Dave Rennie has delared he’s not afraid to blood uncapped youngsters in the imminent Bledisloe Cup tests, despite the Wallabies’ limited preparation for the All Blacks in New Zealand.

Yet the newly appointed coach is keeping almost all his selection and injury cards close to his chest in the lead-up to his first matches in charge.

Two weeks out from the first rugby Test anywhere in the world since Covid19 brought sport to a grinding halt, Rennie and his assistants are making up for lost time ahead of two blockbuster fixtures on October 11 in Wellington and October 18 in Auckland.

His inaugural teamsheet will make for fascinating reading, in particular the question of whether the 56-year-old will veer away from the regular names favoured by predecessor Michael Cheika – of those who remain.

The Wallabies arrived in NZ late Friday night ahead of the first two Bledisloe Tests.
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Dave Rennie and Wallabies captain Michael Hooper before leaving Australia.

One school of thought argues it is risky to throw a bunch of kids with no test experience into the deep end against a largely settled All Blacks side oozing depth.

But Rennie indicated his first matchday 23 had room for young faces.

“We’ve got a bit of an idea but there’s still some positions up for grabs, and we’ll let the players do the talking over the next few days,” Rennie said.

“We’ve always said we’re going to pick on form and if you’re good enough, you’re old enough. There is no doubt some of these young men are going to put serious heat on a spot within that 23. We’ve got to make sure we’ve got a good blend and support around them.”

Pressed on which positions may be the hardest to pick, he was not in any mood to divulge more than necessary.

“I’m not going to answer that question,” Rennie said. “There are a number of positions where it’s tight. Some may depend on combinations, but I think how some people train may tip the scales.

“We want guys to understand they’ve got to earn the right to play, so that’s not just how they perform on game day. It’s all the work they’re doing off the field – in the gym and in front of computers – to influence or earn the right to play.”

Cameron Spencer/Getty Images
Noah Lolesio, the Brumbies’ 18-year-old Auckland-born first-five eighth, could be in line for a Wallabies debut against the All Blacks.

Of the 16 uncapped players in the squad, halfback Tate McDermott, No.10 Noah Lolesio, No.8 Harry Wilson and openside breakaway Fraser McReight appear to be the frontrunners for a test debut on Kiwi soil.

Players and staff are in hotel isolation in Christchurch and aiming to be training in full by Tuesday morning.

Thanks to Rennie’s complaint a fortnight ago that New Zealand’s quarantine restrictions would be too harsh when the Wallabies landed, lockdown has not been overly arduous for the 44-strong visiting party since they arrived on Friday evening.

They are allowed into a small courtyard at certain times of the day and can chat with one another, provided masks are on.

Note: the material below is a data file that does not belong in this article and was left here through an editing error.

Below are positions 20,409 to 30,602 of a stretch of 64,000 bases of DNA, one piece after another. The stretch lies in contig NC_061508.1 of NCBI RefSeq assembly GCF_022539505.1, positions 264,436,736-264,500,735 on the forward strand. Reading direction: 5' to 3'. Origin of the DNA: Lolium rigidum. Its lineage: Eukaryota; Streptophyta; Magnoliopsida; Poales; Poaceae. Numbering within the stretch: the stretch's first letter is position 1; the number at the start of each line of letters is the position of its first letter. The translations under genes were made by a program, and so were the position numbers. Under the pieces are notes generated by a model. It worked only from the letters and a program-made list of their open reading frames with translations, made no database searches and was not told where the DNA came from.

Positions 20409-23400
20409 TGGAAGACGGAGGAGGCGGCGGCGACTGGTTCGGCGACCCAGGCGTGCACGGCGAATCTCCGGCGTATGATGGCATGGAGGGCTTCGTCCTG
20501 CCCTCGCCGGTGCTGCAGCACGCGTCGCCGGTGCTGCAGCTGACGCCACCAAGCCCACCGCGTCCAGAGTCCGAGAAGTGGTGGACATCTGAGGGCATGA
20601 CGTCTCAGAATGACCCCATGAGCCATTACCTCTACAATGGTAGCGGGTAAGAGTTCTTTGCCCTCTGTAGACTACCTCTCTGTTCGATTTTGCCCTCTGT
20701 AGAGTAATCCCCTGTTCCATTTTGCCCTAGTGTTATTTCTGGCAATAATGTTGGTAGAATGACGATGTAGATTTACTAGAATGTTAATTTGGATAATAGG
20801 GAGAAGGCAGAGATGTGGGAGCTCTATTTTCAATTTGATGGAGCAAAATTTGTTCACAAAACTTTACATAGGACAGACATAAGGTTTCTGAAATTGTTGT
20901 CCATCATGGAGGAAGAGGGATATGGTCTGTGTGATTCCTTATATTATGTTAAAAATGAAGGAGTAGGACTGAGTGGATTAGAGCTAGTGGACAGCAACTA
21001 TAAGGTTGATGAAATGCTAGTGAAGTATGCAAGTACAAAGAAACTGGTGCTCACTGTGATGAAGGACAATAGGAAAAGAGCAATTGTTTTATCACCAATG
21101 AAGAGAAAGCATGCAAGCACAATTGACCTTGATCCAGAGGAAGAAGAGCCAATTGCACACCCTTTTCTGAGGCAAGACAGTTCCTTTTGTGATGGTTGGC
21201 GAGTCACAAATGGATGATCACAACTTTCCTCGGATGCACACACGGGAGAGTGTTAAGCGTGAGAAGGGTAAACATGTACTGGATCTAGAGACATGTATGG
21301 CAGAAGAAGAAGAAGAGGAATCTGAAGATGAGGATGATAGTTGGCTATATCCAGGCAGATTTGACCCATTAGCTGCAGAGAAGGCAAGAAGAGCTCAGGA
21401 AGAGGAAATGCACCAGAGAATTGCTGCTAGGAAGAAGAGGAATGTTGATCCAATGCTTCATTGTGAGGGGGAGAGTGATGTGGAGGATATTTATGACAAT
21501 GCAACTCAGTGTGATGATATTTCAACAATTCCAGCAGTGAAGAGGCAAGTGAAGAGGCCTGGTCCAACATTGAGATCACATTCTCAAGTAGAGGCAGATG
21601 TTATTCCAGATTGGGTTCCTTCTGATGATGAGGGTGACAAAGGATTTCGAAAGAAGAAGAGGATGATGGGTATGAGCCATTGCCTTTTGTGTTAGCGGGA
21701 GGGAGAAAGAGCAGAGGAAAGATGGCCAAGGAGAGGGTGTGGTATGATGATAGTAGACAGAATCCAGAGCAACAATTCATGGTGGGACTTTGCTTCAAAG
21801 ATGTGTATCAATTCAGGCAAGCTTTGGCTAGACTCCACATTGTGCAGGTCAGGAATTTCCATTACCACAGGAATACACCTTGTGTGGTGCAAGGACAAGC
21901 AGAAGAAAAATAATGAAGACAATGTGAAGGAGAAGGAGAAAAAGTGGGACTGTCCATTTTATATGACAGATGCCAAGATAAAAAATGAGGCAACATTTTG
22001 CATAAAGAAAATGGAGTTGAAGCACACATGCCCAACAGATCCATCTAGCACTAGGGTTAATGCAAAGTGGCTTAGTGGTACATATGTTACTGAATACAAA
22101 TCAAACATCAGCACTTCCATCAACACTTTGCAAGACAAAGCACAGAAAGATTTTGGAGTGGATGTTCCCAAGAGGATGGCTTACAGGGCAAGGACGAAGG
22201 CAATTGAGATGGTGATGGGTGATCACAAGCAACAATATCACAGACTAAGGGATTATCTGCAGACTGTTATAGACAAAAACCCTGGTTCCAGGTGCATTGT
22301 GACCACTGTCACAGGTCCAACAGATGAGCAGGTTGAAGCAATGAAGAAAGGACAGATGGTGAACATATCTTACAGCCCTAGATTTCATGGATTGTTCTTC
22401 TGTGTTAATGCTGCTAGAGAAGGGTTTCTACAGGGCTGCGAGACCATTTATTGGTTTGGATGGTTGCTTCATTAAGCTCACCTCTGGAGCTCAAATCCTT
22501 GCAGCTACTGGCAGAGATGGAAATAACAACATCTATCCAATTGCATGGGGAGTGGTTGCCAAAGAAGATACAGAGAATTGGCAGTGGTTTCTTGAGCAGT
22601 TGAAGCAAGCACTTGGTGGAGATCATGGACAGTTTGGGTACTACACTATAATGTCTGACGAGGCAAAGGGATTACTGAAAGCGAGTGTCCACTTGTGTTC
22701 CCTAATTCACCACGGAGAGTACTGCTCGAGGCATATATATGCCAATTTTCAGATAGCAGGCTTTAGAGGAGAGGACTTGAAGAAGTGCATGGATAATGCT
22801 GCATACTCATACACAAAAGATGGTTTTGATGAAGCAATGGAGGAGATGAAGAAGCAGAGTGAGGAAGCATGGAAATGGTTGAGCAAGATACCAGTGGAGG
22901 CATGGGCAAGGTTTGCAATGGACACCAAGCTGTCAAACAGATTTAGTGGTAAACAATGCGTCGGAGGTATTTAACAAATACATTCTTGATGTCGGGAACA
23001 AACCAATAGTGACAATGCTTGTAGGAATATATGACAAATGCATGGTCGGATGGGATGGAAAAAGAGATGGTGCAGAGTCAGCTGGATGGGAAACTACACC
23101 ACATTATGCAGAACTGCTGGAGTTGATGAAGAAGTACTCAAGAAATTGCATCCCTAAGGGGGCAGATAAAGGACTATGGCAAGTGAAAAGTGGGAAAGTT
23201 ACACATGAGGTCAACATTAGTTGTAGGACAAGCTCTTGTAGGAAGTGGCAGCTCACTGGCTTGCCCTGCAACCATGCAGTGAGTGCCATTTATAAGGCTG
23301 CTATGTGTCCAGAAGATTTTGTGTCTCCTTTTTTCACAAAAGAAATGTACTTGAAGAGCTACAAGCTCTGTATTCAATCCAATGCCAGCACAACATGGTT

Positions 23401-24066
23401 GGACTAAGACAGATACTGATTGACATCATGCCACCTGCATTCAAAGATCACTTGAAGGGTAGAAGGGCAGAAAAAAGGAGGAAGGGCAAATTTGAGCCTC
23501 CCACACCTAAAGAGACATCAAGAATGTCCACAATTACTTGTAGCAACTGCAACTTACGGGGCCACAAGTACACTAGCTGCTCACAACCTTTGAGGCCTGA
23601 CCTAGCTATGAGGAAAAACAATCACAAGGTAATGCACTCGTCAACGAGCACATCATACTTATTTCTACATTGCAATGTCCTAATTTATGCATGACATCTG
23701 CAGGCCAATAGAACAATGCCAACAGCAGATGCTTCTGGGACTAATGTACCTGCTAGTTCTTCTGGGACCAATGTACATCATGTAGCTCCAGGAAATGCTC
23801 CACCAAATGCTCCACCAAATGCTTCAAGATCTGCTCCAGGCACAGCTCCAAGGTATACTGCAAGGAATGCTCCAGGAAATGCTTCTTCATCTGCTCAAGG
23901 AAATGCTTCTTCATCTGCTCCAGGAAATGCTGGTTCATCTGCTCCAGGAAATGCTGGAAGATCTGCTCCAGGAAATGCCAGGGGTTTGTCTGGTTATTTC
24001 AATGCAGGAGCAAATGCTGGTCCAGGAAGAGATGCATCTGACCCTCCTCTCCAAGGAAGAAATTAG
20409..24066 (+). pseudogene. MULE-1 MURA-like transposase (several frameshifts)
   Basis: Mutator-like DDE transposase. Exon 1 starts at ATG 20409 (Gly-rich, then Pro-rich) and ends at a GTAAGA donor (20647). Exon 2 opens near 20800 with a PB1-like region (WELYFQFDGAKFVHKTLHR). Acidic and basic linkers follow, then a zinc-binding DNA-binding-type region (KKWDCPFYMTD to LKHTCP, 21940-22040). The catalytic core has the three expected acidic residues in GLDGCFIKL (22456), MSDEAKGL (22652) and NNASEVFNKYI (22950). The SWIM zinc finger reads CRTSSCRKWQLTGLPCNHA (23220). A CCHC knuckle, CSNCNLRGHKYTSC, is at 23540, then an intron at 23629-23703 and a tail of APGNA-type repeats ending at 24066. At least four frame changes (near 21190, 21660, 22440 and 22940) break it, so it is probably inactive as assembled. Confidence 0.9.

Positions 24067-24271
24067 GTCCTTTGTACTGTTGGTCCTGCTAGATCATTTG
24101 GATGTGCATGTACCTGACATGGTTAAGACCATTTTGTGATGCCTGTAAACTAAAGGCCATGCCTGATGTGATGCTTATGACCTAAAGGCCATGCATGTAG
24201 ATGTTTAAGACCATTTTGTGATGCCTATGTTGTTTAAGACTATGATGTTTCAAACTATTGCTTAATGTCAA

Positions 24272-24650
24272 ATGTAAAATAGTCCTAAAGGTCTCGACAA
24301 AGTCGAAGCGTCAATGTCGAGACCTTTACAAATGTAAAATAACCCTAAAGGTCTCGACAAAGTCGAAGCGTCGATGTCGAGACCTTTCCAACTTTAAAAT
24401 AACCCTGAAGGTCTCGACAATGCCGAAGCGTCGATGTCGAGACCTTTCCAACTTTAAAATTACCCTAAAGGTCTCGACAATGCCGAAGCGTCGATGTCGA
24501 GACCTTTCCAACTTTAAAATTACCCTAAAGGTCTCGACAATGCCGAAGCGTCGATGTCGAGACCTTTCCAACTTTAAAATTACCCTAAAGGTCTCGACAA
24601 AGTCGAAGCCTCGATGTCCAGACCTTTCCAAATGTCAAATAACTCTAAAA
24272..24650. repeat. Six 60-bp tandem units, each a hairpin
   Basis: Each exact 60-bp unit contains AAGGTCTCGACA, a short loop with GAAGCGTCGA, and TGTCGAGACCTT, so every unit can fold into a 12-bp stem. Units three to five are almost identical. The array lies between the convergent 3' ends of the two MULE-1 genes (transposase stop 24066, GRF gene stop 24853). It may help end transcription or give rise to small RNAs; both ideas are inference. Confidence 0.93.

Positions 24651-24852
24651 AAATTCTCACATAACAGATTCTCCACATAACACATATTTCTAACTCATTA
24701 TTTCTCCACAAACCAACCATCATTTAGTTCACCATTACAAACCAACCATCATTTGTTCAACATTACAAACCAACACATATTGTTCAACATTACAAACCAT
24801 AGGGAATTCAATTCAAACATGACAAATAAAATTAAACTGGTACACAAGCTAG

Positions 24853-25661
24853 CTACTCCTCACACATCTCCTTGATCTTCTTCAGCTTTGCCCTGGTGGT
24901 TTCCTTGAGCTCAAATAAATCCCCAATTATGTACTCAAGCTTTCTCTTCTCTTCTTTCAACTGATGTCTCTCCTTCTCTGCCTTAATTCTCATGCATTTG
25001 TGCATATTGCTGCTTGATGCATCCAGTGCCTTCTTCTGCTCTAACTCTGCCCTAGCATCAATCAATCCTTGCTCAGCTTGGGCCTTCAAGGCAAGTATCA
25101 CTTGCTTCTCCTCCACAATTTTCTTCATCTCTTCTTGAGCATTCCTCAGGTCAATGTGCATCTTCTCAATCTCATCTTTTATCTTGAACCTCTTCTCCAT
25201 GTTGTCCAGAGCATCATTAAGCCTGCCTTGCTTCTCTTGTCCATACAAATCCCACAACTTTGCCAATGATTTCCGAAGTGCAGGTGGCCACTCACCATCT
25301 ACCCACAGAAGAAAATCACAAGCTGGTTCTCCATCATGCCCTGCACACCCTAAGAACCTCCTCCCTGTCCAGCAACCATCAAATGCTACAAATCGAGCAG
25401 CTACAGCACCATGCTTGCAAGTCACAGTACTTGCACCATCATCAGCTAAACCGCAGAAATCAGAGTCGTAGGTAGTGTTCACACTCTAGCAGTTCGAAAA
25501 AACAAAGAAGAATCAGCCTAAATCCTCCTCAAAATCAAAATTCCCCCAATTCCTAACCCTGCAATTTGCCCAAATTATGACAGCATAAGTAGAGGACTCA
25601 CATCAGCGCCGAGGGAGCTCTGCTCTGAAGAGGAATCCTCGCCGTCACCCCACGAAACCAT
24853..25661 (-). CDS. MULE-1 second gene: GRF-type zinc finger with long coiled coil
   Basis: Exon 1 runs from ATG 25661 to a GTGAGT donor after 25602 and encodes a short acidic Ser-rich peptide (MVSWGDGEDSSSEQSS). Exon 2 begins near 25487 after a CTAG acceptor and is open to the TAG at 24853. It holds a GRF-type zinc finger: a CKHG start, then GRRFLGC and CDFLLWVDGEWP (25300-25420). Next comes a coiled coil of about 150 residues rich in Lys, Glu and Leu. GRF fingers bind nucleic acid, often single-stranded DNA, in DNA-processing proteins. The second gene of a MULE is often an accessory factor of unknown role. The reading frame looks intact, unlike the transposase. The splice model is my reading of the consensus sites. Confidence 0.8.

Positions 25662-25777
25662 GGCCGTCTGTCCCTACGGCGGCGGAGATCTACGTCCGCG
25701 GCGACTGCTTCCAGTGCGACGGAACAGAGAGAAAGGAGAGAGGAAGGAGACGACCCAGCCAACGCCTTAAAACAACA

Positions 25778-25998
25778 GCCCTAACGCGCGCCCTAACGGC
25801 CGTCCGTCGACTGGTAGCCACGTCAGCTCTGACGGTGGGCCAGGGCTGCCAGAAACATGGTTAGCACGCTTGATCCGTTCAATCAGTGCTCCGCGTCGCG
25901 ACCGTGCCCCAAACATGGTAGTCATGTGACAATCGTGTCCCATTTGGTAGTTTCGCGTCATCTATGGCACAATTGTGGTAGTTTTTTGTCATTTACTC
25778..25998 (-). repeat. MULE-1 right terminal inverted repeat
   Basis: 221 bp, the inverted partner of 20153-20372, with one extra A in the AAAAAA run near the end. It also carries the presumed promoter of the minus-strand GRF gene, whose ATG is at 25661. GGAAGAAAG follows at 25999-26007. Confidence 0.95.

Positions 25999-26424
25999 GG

Some players have even organised coffee catch-ups from the confines of their individual rooms, while fitness equipment has been provided.

The unlucky ones have a spin bike in their rooms, while others use pull-up bars on doors and have been given body weight exercises to do.

Andrew Phan/Wallabies Media
Wallabies forward Ned Hanigan (L) and coach Dave Rennie (right) have a socially distanced chat at their quarantine base in Christchurch.

“We had an early morning session all jumping around, which was pretty funny,” Ned Hanigan said. “I’ve got Hoops [Michael Hooper] above me. I thought he was going to end up in the room with me. There was a bit of thunder going on.”

Rennie said they were “trying to cram in as much as we can as well and trying to get some physical work into them”.

“The danger is trying to do too much and then we lack intensity on game day,” Rennie said. “There will be no excuses. We’ve got enough time to prepare.”

On the injury front, Rennie is confident Jordan Petaia will be right for the first Test in a fortnight and said he expected all 44 players to be available for selection. He did note that Rob Simmons and James Slipper had niggles and were being monitored.

Chris Hyde/Getty Images
Dave Rennie’s Wallabies have lost their Qantas sponsorship.

Meanwhile Rennie, who said he would return to full pay next month like those in the Test set-up, said it was great to see Wallabies players agree to donate some of their bonuses to Super Rugby players still on 70 per cent pay until the end of the year.

I’m really impressed they fought for their mates who aren’t in the Test arena, who they are going to share any bonus payments with,” he said. “It’s impressive.”

Michael Steele/Getty Images
Former Wallabies head coach Michael Cheika will assist Argentina in the Rugby Championship.

He was equally upbeat regarding the news that Wallabies coach Michael Cheika had signed on to be an assistant with Argentina during the Rugby Championship.

“Good on him,” Rennie said. “Obviously he knows a little bit about our boys, or some of them. We’ll play probably a completely different game to what they play. I’m sure he’s got a lot to add to that group.”

Hanigan, who also confirmed he will be leaving the Waratahs to take up one-year deal in Japan, added: “Any secrets he can bring to the table may give them a leg-up. Cheik and Mario [Ledesma] are real good mates … we’ll see him from a distance and have an air handshake after the game I suppose.”

This content was originally published here.